Guitarist/singer Alvin Lee, former and founding member of Ten Years After, died on Wednesday March 6. He was 68. As for the cause of death, Lee was to have died from respiratory failure while having procedural surgery. Lee was one of the four members in Ten Years After. The band were formed in 1966 and released several albums from 1967 to 1973. The band gained a wider audience after they performed at the legendary 1969 Woodstock festival. The band stole the show with their performance of "I'm Goin Home", to which a member of the audience rewarded Lee with a watermelon. The band were able to have a few hit singles with "Love Like A Man" and "I'd Love to Change the World". The band split in 1974 but reformed some 20 years later without Lee. Prior to his death, Lee had been a solo artist. 

I am saddened to hear of Alvin's passing. Personally, I'm not a big Ten Years After fan but I do own a handful of their albums via vinyl transfers. They were a really great blues rock band and Alvin was a great guitarist as well as a great singer. My thoughts go out to his family and friends.

Rest in peace, Alvin..

Also I want to note that this obituary is late but please understand that I was on a trip when Alvin died and was unable to post a blog on his death. This is the next best thing. 

Friday, March 1, 2013

We're Only Ordinary Men: Pink Floyd's Dark Side of the Moon is 40

 Pink Floyd - The Dark Side of the Moon
Pink Floyd
Dark Side of the Moon
1973
Rating: *****


By 1973, Pink Floyd had been through a lot. From lineup changes to unsuccessful albums, the band were still going despite not being very popular. However on March 1, the band released their eighth studio album Dark Side of the Moon. Not only was the album a success in their homeland of England but Pink Floyd had finally made it big in the United States. Four decades later, Dark Side of the Moon is seen as one of the greatest albums of all time as well as one of the most successful albums of all time.

            Pink Floyd were formed in 1965 in England. The band consisted of guitarist/vocalist Syd Barrett, bassist Roger Waters, drummer Nick Mason, and keyboardist Richard Wright. The band started playing in clubs, including the UFO Club. The band caught the attention of EMI, who signed the band and in 1967, released their debut single “Arnold Layne”. The song charted at #20 in the UK charts and the follow-up “See Emily Play” charted at #6. The band’s debut album, The Piper at the Gates of Dawn, was released in August 1967. The album was praised for its child-like approach and the songwriting of Barrett. By late 1967, the band were losing contact with Barrett as he became addicted to LSD. The man they once knew was no more. Barrett’s bizarre behavior hit its peak when during one gig, Barrett stood still for the entire show.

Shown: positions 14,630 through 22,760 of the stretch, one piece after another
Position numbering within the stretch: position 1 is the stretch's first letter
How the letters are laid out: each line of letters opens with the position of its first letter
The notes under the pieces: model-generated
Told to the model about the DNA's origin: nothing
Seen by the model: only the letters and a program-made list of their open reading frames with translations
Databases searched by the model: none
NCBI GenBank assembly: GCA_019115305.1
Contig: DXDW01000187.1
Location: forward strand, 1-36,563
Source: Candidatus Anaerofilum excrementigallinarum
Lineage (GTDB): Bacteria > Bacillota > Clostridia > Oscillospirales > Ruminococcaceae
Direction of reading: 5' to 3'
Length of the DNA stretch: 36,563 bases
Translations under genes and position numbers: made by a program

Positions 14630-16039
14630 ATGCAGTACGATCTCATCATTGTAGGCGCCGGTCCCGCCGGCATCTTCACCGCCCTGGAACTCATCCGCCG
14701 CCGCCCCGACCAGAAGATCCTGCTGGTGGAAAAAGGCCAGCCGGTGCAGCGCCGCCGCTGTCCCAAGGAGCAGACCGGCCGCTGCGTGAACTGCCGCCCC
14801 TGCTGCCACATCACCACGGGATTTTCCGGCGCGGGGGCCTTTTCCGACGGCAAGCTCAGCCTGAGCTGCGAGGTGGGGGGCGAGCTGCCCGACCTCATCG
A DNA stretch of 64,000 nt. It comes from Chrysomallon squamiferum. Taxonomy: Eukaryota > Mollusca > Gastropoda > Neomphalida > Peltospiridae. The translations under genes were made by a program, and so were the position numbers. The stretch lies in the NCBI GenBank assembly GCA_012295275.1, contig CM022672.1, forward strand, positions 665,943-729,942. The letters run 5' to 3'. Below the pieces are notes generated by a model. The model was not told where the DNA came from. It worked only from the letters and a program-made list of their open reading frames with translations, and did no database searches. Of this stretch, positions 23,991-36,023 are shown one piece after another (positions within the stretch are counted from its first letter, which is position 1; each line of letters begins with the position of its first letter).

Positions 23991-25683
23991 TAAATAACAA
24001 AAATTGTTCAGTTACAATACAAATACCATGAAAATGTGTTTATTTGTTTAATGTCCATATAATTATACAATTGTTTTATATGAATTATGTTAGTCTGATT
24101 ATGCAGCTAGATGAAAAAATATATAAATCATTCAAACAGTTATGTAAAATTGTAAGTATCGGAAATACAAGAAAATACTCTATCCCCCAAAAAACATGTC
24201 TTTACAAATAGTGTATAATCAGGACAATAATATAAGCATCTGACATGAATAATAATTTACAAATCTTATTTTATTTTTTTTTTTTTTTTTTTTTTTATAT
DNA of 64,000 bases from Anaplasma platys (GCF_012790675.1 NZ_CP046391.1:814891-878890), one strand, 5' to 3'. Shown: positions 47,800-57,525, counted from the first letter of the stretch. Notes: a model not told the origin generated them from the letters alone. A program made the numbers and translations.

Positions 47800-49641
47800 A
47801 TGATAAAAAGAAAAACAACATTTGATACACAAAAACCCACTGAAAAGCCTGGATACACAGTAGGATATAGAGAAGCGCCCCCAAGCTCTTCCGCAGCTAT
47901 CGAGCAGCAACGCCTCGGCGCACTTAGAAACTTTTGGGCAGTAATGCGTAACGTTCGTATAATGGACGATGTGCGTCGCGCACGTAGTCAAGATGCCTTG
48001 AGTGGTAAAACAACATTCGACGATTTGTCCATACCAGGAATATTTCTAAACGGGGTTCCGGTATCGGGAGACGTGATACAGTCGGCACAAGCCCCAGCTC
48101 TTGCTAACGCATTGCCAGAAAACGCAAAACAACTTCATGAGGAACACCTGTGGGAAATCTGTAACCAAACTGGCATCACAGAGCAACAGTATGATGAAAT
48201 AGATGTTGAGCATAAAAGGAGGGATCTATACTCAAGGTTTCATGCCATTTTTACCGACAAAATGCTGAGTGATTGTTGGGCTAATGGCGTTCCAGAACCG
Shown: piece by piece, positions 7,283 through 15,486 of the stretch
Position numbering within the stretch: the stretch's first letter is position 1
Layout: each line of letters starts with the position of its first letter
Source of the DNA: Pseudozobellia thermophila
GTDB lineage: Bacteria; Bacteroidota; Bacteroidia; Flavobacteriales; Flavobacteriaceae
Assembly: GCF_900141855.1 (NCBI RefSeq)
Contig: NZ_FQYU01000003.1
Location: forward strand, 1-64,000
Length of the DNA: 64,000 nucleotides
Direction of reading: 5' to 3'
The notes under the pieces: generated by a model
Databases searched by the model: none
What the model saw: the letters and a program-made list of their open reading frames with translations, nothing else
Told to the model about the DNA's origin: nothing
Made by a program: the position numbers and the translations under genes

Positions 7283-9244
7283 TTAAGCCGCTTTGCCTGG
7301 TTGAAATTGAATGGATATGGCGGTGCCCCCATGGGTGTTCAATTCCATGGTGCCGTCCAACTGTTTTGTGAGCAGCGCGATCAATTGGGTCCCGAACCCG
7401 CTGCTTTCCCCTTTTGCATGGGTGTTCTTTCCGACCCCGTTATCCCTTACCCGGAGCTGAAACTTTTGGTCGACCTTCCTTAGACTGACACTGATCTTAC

In 1968, the band added guitarist David Gilmour as a fifth member to substitute for Barrett when he wasn’t around. Before the band could complete work on their second album, Barrett announced he was leaving the band. Aside from releasing two solo albums in the early 1970s, Barrett became a recluse until his death in 2006. With Barrett gone, the band had lost their main songwriter. Still, Pink Floyd went on. The albums that were released after the debut and before Dark Side were…

A Saucerful of Secrets (1968)
More (1969)- soundtrack to the film of the same name
Ummagumma (1969)- a double live-studio album
Atom Heart Mother (1970)- include the 22 minute self-titled suite, composed with Ron Geeshin
Meddle (1971)- included the 23 minute track “Echoes”
Obscured By Clouds (1972)- another soundtrack but for the film La Valle

            All of these albums were group efforts but still, the band had yet to make an impression on US audiences. Recording for Dark Side of the Moon began in June 1972 and ended in January 1973. The album was recorded at Abbey Road Studios in London.

            Of the four band members, it was Waters who pitched the idea/concept for Dark Side of the Moon. The album was originally titled Eclipse but was soon changed. The songs on the album would all have a common theme: the everyday life of a human being. This would include things such as money, time, religion, and even insanity.


Song-by-song review

1.      “Speak to Me/Breathe”- The first part of this song is called “Speak to Me” which serves as an introduction to the sounds and music that will be heard throughout the album. This then goes into “Breathe”, a calming and sooth psychedelic track. The keyboard playing of the late Rick Wright stands out and it should. According to Wright, he was inspired by the chords used in Miles Davis records and the emotion of them. As for lyrical themes, it seems to be about the freedom of being human and making choices. It’s a great track, with great double-tracked vocals from Gilmour.

2.      “On the Run”- The song that you hear on this album isn’t what the band had originally planned. When Dark Side was being written and performed, “On the Run” was originally titled “The Travel Section/Sequence”. It was more of a psychedelic guitar jam accompanied by keyboards. The band were looking for something different and they found this in a synthesizer (or an EMS VCS 3 to be exact). It works for the track as well as the album.